Antibiotic persistence during infection involves the ability of persisters to survive the combined actions of drugs and host immune responses. Even though persisters have been studied for many years, little is understood about their formation and survival in a host and their effect on infection outcomes. A major focus of our research has been to develop systems to study persister biology in a host context.
We specifically work on the intracellular pathogen Salmonella. We observed that when engulfed by host immune cells, the bacteria form high proportions of non-growing persisters. Studying the interaction between Salmonella persisters and host macrophages allows us to answer important questions about the biology of persisters.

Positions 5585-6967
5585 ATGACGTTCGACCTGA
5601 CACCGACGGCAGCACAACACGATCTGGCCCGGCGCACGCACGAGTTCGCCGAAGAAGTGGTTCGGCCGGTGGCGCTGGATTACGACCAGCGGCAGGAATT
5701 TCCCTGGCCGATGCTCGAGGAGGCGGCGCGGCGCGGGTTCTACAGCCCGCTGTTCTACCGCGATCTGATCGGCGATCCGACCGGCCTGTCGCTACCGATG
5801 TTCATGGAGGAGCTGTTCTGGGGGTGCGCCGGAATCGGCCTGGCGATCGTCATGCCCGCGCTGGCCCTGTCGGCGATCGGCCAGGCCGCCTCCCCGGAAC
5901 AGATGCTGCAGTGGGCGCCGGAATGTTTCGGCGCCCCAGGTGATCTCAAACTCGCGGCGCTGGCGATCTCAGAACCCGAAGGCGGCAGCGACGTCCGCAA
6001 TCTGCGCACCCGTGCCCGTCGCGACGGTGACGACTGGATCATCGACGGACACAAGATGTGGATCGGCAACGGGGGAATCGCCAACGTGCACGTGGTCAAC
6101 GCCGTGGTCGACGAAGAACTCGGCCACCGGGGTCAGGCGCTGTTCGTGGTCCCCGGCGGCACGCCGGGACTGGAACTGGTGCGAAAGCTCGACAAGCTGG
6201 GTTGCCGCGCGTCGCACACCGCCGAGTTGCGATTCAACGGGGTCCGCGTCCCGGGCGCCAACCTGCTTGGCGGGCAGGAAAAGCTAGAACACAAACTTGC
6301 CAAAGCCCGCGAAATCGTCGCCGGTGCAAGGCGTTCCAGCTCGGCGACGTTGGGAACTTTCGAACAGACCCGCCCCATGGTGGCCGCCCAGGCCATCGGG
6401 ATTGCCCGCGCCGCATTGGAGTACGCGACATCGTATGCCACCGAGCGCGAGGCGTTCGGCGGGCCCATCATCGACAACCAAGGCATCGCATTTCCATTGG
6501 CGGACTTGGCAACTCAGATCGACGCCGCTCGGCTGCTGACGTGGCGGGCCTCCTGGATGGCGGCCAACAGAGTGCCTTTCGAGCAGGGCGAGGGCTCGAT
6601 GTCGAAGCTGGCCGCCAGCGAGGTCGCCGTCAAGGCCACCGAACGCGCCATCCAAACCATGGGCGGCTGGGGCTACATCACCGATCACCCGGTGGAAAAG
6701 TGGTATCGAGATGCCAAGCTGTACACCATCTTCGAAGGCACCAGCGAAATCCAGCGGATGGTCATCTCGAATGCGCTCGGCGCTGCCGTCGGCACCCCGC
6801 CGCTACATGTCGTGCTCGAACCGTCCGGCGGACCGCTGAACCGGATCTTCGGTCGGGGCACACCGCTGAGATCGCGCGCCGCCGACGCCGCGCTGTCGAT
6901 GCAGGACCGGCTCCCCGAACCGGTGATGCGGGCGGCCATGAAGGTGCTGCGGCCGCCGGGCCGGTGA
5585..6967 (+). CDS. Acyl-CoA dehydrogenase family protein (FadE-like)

Using fluorescent reporters of growth and dual-RNAseq, we showed that Salmonella persisters formed in macrophages display maintaine metabolic activity during infection. These Salmonella persisters, as single non-growing bacterial cells, have the remarkable capacity to reprogram the physiological state of host macrophages from a bactericidal pro-inflammatory state (M1) to a permissive anti-inflammatory (M2) phenotype. This reprogramming contributes to how persisters can survive for extended periods of time in the face of immune responses and revealed for the first time a pathogen’s ability to induce permissiveness of the host, as opposed to solely dampening the pro-inflammatory responses.